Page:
Do one explosive workout this week.
Why to do it?
By an explosive work out, I mean one which requires you to use a vast amount of energy really quickly. Think something like sprinting (on land or swimming), running up stairs or even trying to do 100 burpees in under 10 minutes, or push a car 100m as fast as possible. Why? There are a load of benefits to doing this kind of exercise:
- Great for burning fat – Going for a long gentle run will obviously burn fat, but doing a few short and intense sprints increase fat oxidation by 75%1 – showing a massive increase in the amount of energy being used from fat.
- Increases mitochondria2 – Mitochondria are essentially the power stations of our cells. The more we have, the more energy a cell can produce. Not only is this great for improving physical performance, but there are a number of diseases (such as Alzhimer’s disease) which are associated with malfunctioning mitochondria. Increasing the amount of mitochondria will help protect against such diseases.
- It is anabolic – Doing 30 seconds of all-out sprints increases muscle synthesis in the target muscles3.
- Saves time – You will still need a shower after an explosive workout, but doing a couple of sprints takes much less time than going for a long run.
- Effective for everyone – You might not be the next Usain Bolt, but sprinting is good for everyone, and everyone is good at sprinting (all you have to do is use a lot of energy!). Whether you are old, young, fat or skinny sprinting will be good for you (just make sure you do it relative to your ability).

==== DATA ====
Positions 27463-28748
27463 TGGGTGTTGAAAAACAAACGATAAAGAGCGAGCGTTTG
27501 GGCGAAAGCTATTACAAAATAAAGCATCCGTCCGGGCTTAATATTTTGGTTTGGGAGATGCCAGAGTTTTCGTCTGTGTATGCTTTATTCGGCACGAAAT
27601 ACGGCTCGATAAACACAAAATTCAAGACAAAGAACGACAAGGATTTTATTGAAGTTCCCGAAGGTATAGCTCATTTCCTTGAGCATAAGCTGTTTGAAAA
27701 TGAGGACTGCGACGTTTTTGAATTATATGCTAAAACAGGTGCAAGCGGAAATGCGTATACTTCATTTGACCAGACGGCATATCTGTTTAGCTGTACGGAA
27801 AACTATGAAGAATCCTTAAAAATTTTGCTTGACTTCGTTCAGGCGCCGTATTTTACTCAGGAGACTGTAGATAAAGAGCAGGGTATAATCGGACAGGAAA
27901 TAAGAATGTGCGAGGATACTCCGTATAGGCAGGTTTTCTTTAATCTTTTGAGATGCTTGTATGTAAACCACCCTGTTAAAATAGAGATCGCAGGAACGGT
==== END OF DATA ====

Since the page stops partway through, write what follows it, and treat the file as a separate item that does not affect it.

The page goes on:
Don’t forget to warm up!
I know warm-ups aren’t the most fun, but getting injured is even less fun – so you need to do them!
For running, I would always suggest you do some dynamic stretches, with focus on the legs. Its always a good idea to stretch your whole body if you have time, but stretching leg muscles is a must. If you are stuck for warm-up ideas, here are some quick warm up routines you can do before going for a run:
10x Tip-toes – With both feet flat on the ground, roughly shoulder distance apart, raise yourself up on your tip-toes as high as you can go. Hold for a couple of seconds and slowly lower yourself back down. You should feel your calf tense when you get to the top.
10x Raised leg pulls (each leg) – Raise you knee up high, then with both hands grab your shin and pull your leg into your body. Release your leg and slowly put it back down before repeating the movement with the other leg.
20x heel flicks – Start with both feet on the floor, and quickly alternate each leg flicking you feet back so they almost hit your bum. You should be almost jogging on the spot.
And now you’re ready to go!
1. Chan HH. (2013). Oxygen consumption, substrate oxidation, and blood pressure following sprint interval exercise. Appl Physiol Nutr Metab. 38 (2), 182-7.
2. Serpiello FR, McKenna MJ, Bishop DJ, Aughey RJ, Caldow MK, Cameron-Smith D, Stepto NK. (2012). Repeated sprints alter signaling related to mitochondrial biogenesis in humans.Med Sci Sports Exerc. 44 (5), 827-34.
3. Smith AA, Toone R, Peacock O, Drawer S, Stokes KA, Cook CJ. (2013). Dihydrotestosterone is elevated following sprint exercise in healthy young men. J Appl Physiol. 114 (10), 435-40.
Image courtesy of toffehoff